Lighter than a super model's lunchbox and faster than a kid full of Sherbet Dib Dabs, the Galaxy Tab 7.7 is Samsung's second foray into the market with a 7-inch tablet device, and this time it seems as if it's bang on the money.
Last year was perhaps too soon to try to buck the screen size trend set by Apple with the original iPad; 7 inches in display real estate just seemed puny in comparison, while the first Galaxy Tab also had a waistline that was almost as wide as it was long. In short, short was a mistake.
This time however, from our 15 minutes or so play during the press day at the IFA consumer electronics convention, lessons have not just been learned, they've been implemented.
With this year's diminutive model, we've seen Farley's Rusks that are thicker and heavier. At 333g for the Wi-Fi version (335g for the 3G) you barely notice that you're holding it. Last year, Samsung was touting the Tab as a handbag device, this year it is better placed to fulfil that promise.
Indeed, it's almost like swiping away and interacting with a magician's comedy playing card.
That's not to say that it's shy on tech in its bowels. The 1.4GHz processor keeps things whipping along nicely. In some respects, we'd even say that it is faster than the Galaxy Tab 10.1, but we weren't able to directly compare as we didn't have one to hand at the show.
There's also a 3-megapixel rear-facing camera with an LED flash, and a 2-megapixel front-facing webcam for video conferencing.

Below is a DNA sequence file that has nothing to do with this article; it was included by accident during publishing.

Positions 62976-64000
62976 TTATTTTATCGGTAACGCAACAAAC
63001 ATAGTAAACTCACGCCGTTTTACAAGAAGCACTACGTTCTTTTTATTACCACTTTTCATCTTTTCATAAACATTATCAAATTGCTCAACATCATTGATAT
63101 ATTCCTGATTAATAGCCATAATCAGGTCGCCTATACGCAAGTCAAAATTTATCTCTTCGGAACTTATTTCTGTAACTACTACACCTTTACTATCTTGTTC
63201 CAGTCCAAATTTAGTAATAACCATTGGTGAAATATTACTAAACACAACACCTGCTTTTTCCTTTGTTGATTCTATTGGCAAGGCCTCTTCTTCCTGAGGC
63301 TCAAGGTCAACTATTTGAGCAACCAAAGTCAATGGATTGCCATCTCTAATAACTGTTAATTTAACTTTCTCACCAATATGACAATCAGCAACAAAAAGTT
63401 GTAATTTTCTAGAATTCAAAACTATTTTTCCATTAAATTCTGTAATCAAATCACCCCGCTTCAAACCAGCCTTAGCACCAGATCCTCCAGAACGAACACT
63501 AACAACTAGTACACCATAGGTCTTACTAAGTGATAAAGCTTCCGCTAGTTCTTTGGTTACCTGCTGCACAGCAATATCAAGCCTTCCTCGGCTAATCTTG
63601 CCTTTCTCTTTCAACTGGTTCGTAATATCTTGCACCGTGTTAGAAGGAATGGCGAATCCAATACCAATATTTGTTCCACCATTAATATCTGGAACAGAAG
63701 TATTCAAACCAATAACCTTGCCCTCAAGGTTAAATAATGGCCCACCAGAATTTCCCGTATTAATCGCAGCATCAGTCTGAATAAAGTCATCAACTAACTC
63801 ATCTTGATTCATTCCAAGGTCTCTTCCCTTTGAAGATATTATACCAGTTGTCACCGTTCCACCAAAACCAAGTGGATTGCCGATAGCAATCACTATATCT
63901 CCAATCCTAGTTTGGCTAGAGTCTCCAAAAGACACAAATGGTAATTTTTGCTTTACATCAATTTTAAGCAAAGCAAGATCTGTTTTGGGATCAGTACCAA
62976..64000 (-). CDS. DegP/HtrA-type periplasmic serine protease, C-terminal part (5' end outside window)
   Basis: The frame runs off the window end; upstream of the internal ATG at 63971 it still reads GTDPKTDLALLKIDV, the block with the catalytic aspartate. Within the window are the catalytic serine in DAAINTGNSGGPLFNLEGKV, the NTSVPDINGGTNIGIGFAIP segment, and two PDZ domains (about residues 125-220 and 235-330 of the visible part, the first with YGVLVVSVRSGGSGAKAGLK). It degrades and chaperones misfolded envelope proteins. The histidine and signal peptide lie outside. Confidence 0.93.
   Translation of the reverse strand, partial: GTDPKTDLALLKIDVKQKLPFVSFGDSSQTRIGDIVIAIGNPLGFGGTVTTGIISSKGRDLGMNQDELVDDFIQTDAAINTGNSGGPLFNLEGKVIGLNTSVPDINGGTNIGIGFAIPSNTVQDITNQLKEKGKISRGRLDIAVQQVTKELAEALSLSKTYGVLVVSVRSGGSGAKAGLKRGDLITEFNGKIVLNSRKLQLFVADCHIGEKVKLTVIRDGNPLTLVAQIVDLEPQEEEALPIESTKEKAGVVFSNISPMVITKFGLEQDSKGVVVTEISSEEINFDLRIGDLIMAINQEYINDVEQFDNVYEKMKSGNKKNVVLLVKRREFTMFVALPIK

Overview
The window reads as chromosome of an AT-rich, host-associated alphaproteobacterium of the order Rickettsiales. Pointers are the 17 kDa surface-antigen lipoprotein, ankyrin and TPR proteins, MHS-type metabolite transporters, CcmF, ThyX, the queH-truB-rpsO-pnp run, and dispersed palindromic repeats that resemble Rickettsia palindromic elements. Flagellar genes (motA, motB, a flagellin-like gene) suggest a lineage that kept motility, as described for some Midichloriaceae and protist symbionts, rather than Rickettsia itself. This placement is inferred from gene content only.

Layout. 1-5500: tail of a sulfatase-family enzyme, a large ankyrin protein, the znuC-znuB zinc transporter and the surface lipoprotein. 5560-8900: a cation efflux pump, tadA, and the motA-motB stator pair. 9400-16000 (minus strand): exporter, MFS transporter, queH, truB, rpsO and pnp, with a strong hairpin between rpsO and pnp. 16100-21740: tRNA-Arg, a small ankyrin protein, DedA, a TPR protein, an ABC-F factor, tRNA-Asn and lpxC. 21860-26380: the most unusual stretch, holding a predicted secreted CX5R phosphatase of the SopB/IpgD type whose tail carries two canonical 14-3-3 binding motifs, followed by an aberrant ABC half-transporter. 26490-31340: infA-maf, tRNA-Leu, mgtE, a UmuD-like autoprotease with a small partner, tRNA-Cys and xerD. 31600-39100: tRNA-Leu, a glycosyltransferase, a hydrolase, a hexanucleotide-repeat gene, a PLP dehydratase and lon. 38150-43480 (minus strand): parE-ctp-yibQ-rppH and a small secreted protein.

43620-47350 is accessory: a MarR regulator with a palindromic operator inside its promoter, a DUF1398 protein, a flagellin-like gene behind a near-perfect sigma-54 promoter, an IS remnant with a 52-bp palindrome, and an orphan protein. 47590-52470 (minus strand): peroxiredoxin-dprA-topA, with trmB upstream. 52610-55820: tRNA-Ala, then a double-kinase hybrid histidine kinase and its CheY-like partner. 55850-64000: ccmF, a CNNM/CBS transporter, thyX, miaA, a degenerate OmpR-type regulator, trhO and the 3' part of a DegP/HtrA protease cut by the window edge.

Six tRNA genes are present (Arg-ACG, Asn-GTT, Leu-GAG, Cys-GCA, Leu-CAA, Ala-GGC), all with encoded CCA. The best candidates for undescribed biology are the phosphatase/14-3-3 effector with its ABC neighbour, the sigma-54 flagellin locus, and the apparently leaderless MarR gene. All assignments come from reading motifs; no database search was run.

Having only a brief play, there's no way to guarantee battery life, but as it's of the 5,100mAh variety, we'd expect there to be plenty of juice for lengthy playtime.
Naturally, software-wise, as the device utilises Android 3.2 (Honeycomb), it works exactly like its bigger sibling, and the model displayed at IFA offered up few surprises for those familiar with the Google operating system. The only major change was the use of the smaller screen - instead of just making the homescreen widgets smaller, and therefore harder to read, they take up more space than their 10.1 equivalents. Funnily enough, this makes it look busier and more packed with features, so that's no bad thing.
The last thing of note (until we review the device) is that although the design, with its gorgeous brushed metal back and wafer thin girth, is as good as it gets, the final product could end up being different - something noted on the rear of the display sample.
Not that Samsung would like it to change, of course. It just may not have a choice, if Apple gets its wicked way.
It is also for this reason that we still have no confirmation on price or release date. But don't think we don't see the irony in going hands-on with the tablet in the very country that its stablemates are injuncted.
This story was posted on the fly at IFA using a Vodafone Mi-Fi hotspot. Catch up with the Pocket-lint team's reports from the show on our dedicated IFA 2011 microsite.